Trip Report- Willey’s Slide & Mount Washington

I was fortunate to spend the last two days with John W. who recently moved to New Hampshire from points south and has steadily been increasing his mountain skill repertoire. An avid hiker John had set a goal to summit Mount Washington in the winter and felt a One-Day Mountaineering Course would be a good pre-cursor before a Mount Washington summit attempt. You see John had tried Mount Washington non-guided in the winter last year with rented equipment and came to find out there is more to using crampons in steep terrain than meets the eye. He can tell you that story personally if you get the chance to cross paths with him in the mountains but I can tell you about our two days.

After spending some time at the Northeast Mountaineering Bunkhouse dialing in our gear choices and packing strategies we made our way to the historic and classic Willey’s Slide in Crawford Notch. At the base of the route the snow was perfect for practicing self arrest, the fundamental skill of quickly stopping oneself while sliding down the mountain with an ice axe. This skill is not intuitive but must become second nature should you wish to travel in steep snowy or glaciated terrain. John showed marked progress after a half hour of practicing. We then worked our way up the first couple hundred feet of lower angle snow climbing working on proper crampon technique.

ice climbing new hampshire
John works on crampon technique with Mount Webster behind him
ice climbing new hampshire
Short pitching our way up the right side of Willey’s with a party of three on the center ice line

A quick list of skills we covered:

Gear selection & packing

Crampon Skills: French Technique, German Technique, Front-Pointing

Ice Axe Skills: Piolet Canne, Self-Arrest Grip, Travel Grip, Self-Arrest from all possible falling positions

Roping up, how & why

Short-pitching, ice screw placement, anchoring in

Knots covered: Figure 8 follow through, Clove-Hitch, Overhand on a bight, Figure Eight on a bight

Rappelling with a device

Arm-wrap rappel


Day 2- Mount Washington Attempt

We met at 7 am sharp and headed off to the trail-head to get a jump on some questionable weather coming in the afternoon.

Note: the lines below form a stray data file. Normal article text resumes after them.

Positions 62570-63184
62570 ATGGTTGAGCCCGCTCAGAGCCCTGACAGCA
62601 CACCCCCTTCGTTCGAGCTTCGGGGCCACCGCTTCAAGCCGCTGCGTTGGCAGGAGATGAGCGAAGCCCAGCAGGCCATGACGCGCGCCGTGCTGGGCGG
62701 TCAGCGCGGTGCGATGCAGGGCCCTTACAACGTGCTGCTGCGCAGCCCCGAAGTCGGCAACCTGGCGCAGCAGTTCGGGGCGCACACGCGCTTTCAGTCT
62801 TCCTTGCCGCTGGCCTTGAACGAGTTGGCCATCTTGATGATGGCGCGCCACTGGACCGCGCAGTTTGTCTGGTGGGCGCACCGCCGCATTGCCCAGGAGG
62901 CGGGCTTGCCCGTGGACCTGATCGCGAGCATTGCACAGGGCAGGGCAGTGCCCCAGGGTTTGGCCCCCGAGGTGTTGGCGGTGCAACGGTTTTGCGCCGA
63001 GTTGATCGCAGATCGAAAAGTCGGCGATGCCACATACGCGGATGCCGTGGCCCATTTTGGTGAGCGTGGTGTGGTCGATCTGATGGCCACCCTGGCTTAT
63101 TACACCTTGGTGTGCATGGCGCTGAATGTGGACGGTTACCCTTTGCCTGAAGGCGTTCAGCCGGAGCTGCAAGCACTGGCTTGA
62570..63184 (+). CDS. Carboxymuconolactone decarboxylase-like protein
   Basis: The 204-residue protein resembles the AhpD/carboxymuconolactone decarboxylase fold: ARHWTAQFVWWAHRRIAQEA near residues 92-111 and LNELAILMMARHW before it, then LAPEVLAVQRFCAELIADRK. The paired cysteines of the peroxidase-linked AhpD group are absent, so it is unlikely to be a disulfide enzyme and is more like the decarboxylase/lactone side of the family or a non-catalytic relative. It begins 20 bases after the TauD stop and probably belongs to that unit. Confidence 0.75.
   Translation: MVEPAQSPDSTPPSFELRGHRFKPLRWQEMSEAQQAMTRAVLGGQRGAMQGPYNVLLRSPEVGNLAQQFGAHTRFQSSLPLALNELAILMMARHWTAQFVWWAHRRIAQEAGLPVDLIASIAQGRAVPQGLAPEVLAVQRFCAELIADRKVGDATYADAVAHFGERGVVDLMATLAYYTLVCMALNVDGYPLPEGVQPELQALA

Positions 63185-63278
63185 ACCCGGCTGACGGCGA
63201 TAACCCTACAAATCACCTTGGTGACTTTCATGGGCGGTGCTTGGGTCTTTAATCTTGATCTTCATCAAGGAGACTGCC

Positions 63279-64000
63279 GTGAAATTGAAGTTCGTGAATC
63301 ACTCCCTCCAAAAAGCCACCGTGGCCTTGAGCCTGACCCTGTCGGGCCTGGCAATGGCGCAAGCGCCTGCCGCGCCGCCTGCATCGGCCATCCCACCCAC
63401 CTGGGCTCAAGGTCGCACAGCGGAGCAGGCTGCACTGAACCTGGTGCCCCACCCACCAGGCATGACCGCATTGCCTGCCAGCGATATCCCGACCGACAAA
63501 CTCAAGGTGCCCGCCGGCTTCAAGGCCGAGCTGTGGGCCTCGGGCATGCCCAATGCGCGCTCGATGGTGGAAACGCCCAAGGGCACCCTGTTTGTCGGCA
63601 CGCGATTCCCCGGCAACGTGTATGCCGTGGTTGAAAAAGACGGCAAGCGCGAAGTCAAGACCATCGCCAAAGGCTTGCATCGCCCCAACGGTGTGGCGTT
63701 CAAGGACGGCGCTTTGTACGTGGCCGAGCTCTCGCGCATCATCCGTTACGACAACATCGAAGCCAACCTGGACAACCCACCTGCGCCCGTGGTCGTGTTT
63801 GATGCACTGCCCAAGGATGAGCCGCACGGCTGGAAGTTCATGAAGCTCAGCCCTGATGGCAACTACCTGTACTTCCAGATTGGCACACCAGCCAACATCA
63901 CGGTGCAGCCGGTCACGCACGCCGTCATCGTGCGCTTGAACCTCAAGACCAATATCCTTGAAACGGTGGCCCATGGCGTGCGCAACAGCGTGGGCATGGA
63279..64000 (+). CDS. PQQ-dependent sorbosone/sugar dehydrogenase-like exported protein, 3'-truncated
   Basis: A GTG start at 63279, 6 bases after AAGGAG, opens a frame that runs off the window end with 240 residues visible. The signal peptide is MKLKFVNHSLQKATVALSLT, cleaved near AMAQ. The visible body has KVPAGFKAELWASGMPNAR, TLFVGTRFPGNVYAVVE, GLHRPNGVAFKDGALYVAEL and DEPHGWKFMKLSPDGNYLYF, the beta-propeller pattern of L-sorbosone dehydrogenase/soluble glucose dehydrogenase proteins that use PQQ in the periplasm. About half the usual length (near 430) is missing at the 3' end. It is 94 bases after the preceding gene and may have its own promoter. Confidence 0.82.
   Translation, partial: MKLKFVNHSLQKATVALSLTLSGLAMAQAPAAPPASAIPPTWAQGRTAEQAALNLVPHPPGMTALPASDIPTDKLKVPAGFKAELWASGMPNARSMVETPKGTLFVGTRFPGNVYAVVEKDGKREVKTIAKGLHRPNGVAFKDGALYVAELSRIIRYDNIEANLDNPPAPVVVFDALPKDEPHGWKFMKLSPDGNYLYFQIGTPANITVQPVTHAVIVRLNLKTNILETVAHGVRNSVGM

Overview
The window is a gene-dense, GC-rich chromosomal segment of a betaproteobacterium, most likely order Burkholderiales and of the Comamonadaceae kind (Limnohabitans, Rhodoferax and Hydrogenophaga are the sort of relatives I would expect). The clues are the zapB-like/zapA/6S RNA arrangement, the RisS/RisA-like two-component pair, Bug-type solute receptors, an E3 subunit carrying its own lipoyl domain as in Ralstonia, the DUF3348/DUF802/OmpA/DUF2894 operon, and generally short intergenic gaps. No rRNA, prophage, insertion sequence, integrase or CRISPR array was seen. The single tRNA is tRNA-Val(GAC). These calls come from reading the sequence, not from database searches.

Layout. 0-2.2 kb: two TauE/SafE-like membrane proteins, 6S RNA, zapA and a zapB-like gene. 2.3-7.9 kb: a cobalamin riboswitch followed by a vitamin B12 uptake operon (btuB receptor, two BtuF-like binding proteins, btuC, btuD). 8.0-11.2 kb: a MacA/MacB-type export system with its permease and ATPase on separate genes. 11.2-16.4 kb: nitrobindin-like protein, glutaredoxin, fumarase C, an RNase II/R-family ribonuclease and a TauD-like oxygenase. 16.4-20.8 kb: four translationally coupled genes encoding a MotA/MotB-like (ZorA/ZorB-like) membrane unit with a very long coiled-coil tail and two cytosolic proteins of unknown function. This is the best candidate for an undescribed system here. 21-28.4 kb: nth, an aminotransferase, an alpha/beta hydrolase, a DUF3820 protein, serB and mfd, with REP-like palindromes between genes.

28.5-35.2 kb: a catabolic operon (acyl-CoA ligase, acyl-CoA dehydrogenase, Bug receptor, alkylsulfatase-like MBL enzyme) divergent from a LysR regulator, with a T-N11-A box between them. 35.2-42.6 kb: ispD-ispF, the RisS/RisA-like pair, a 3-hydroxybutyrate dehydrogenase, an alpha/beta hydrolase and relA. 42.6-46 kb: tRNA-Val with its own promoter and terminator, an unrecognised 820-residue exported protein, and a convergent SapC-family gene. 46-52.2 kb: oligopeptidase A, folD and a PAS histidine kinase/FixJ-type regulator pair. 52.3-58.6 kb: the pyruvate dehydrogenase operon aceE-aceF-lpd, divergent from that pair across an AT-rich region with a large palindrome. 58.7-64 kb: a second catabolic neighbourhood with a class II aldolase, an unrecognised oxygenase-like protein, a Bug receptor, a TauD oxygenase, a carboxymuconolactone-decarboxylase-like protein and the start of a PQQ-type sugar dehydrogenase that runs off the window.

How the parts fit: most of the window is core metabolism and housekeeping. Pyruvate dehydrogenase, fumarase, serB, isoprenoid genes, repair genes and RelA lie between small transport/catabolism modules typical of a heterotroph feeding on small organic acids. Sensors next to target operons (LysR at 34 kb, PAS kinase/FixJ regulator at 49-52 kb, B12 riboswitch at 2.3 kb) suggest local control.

Climbing Mount Washington
Ready to roll

With low avalanche danger and well above freezing temperatures I decided we would forego the typical Winter Lionshead Route and tackle the more direct (and arguably more fun) Right Gully of Tuckerman Ravine. We still carried avalanche gear with us along with some ultralight harnesses, helmets, and a short rope due to the semi-technical ascent choice.

Climbing Mount Washington
We made great time to Hermit Lake arriving here by 9:30 am
Climbing Mount Washington
The floor of Tuckerman Ravine is always impressive
Climbing Mount Washington
Heading up towards Right Gully
Climbing Mount Washington
Topping out Right Gully
Climbing Mount Washington
Final push above Split Rock
Climbing Mount Washington
The clouds lifted for mere minutes while we got a quick summit photo

With snow conditions prime for glissading I brought us over to the top of the East Snowfields on the south side for a fantastic ride back down to the flats (see video).

Climbing Mount Washington
Dropping a thousand feet in elevation in 10 minutes tends to make you smile

We then connected into Lobster Claw Gully for another quick descent back to the floor of the ravine.

Climbing Mount Washington
Faster than Winter Lionhead but need to be avalanche aware and know how to navigate into them from above!
Climbing Mount Washington
Blue skies as we exit
Climbing Mount Washington
Sun setting on the Boott Spur Ridge as we leave Hermit Lake

Thanks to excellent snow conditions and Johns affinity for hustling downhill we made it back to the parking lot 2 hours and ten minutes after standing on the summit!

This day happened to be John’s 55th birthday and I was truly honored to spend it with him in such an amazing place! I look forward to seeing him in the mountains again soon.

Checkout some of the video from our two days!

Thanks for reading!

See you in the mountains,

Northeast Alpine Start

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